New York City Ballet – Apollo, Orpheus, Agon – New York

Adrian Danchig-Waring, Craig Hall and Rebecca Krohn in <I>Agon</I>.<br />© Paul Kolnik. (Click image for larger version)
Adrian Danchig-Waring, Craig Hall and Rebecca Krohn in Agon.
© Paul Kolnik. (Click image for larger version)

New York City Ballet
Greek Trilogy: Apollo, Orpheus, Agon

New York, David H. Koch
18, 19 September 2012

Signs of Life: Balanchine/Stravinsky “Greek Trilogy” at New York City Ballet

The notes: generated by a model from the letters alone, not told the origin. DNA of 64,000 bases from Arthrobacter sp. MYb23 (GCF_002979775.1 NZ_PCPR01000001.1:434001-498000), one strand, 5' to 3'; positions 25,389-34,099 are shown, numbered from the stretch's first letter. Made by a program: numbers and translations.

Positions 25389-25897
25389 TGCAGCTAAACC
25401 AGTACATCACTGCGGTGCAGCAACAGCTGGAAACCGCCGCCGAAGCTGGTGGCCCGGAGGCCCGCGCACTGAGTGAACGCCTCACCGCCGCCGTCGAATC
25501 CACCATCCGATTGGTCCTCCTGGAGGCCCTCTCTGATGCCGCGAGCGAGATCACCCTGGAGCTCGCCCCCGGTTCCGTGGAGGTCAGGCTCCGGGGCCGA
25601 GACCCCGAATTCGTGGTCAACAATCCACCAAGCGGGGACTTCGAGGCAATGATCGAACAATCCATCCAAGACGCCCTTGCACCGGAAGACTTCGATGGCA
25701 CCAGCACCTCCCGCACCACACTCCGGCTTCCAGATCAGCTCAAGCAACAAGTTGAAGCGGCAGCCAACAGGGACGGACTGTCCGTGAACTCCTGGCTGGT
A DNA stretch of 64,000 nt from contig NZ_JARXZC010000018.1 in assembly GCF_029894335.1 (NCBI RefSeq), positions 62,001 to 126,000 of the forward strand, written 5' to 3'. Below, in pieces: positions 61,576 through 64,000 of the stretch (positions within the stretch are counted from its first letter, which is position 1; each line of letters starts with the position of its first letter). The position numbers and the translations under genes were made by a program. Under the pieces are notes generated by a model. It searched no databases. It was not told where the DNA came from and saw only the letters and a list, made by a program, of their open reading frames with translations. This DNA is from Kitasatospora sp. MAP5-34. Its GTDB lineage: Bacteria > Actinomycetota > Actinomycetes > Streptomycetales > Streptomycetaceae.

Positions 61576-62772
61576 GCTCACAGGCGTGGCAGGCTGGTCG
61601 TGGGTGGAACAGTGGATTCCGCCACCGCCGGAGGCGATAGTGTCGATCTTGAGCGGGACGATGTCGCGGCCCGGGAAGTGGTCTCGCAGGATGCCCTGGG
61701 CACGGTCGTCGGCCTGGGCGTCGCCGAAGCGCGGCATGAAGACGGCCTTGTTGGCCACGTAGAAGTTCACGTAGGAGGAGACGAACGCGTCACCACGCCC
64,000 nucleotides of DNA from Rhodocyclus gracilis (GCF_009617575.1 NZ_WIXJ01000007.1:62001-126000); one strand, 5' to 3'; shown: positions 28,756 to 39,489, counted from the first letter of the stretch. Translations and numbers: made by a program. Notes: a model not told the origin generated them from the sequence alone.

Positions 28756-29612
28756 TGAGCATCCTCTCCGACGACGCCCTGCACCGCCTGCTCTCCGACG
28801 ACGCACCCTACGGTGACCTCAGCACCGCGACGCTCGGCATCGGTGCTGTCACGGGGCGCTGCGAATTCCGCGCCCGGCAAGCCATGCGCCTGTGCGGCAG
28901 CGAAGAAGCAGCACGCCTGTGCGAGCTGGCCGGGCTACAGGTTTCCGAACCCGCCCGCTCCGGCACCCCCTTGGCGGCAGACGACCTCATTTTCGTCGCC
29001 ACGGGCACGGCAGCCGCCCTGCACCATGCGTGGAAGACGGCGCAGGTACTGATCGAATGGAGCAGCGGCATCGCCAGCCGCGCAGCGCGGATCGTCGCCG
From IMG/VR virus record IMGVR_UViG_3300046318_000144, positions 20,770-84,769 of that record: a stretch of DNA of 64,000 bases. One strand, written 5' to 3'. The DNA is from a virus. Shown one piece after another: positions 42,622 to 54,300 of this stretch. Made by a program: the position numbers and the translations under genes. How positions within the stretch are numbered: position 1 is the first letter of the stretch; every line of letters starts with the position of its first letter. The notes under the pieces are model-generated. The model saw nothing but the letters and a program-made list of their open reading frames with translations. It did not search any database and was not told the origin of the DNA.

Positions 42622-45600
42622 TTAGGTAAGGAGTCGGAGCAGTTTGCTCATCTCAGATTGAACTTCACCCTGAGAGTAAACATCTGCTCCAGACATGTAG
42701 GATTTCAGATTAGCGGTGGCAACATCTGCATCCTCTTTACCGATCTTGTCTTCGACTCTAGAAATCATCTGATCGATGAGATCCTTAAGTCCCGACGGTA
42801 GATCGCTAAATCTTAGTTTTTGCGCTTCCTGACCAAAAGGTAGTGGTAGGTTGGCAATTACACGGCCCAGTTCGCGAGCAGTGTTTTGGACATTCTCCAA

New York City Ballet’s fall season is still a relatively new concept, dating back only two years. It originated as a bit of a land-grab, a sign of the power-shift at the Koch Theatre when its sister institution, the New York City Opera, began its quick and dispiriting retreat from Lincoln Center. Perhaps for that reason, until now, the fall season has felt slightly aimless, like a warm-up for the winter rep, or an addendum to the summer season. But this year it seems to have found its sense of purpose: the company has opened with a mini-festival exploring the remarkable affinities between Balanchine and Stravinsky, after which it will present something new, a ballet by a young dancer in the corps, Justin Peck.